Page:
Farmers markets remind us that we still have links to the soil; that farms remain viable because of our food choices.
Join me on my walk through Lonsdale Quay Farmers Market.
The City of Vancouver defines a just and sustainable food system as one in which food production, processing, distribution , consumption and waste management are integrated to enhance the environmental, economic, social and nutritional well-being of our city and its residents.”
The spectre of food insecurity is a reality for many people, even in the wealthiest countries. In a recent Times Colonist articles, Dr. Sylvain Charlebois, senior director of the agri-food analytics lab and a professor in food distribution and policy at Dalhousie University, and a senior fellow with the Atlantic Institute for Market Studies, notes:
Hunger is horrid, an undesirable state few deliberately choose. We know that over 800 million suffer from hunger around the globe. In the western world, hunger surrounds us without knowing that it’s there. It’s estimated that four million Canadians experience food insecurity regularly. Hunger is cruelly invisible and unfairly discriminatory. Women, the disabled, Indigenous and people living in northern communities are disproportionally hungry compared with the average Canadian. Despite having access to one of the more affordable food baskets in the world, relative to household income, vulnerable populations in Canada are severely affected by hunger. But while hunger is a real issue, there’s little evidence that food is becoming increasingly scarce in the world. In fact, never in history has the supply of food per capita been greater than in the past three decades.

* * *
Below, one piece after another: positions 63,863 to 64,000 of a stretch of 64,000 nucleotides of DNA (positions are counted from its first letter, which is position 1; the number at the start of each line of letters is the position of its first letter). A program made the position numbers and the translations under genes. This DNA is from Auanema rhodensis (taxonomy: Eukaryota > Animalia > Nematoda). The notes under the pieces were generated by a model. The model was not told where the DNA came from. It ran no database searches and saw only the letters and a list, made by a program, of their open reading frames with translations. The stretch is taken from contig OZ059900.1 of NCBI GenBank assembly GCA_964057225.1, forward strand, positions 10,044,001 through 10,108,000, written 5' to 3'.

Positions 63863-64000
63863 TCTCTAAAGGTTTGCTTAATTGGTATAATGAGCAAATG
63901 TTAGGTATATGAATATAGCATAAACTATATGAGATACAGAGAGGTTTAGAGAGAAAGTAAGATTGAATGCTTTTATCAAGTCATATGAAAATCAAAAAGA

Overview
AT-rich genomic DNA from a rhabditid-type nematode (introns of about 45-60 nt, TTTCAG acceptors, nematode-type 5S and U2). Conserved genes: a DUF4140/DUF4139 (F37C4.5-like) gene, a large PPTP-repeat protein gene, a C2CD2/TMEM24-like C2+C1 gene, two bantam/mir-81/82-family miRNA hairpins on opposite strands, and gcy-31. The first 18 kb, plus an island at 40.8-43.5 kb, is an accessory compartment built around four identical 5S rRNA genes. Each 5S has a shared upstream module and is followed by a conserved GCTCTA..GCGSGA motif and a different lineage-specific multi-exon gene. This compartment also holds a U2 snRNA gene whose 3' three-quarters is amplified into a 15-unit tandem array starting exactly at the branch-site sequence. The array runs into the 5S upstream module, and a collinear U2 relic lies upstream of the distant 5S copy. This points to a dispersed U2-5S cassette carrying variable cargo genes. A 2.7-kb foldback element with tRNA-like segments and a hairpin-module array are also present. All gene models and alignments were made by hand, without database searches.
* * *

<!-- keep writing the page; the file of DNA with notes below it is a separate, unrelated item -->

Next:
Dr. Charlebois continues by arguing that while Canadians may want to understand the mechanisms of how food makes its way through the production, processing, and distribution process, we are mostly food illiterate. Very few of us have been to a working farm, much less lived on one. We live in a complex world where time has become a scarce resource. We look for convenience in food. Even though we love to watch cooking shows, we spend less time in the kitchen.
In a world that is experiencing climate change, resource depletion, growing inequity, and loss of farmland, we have the opportunity and duty to become involved in food.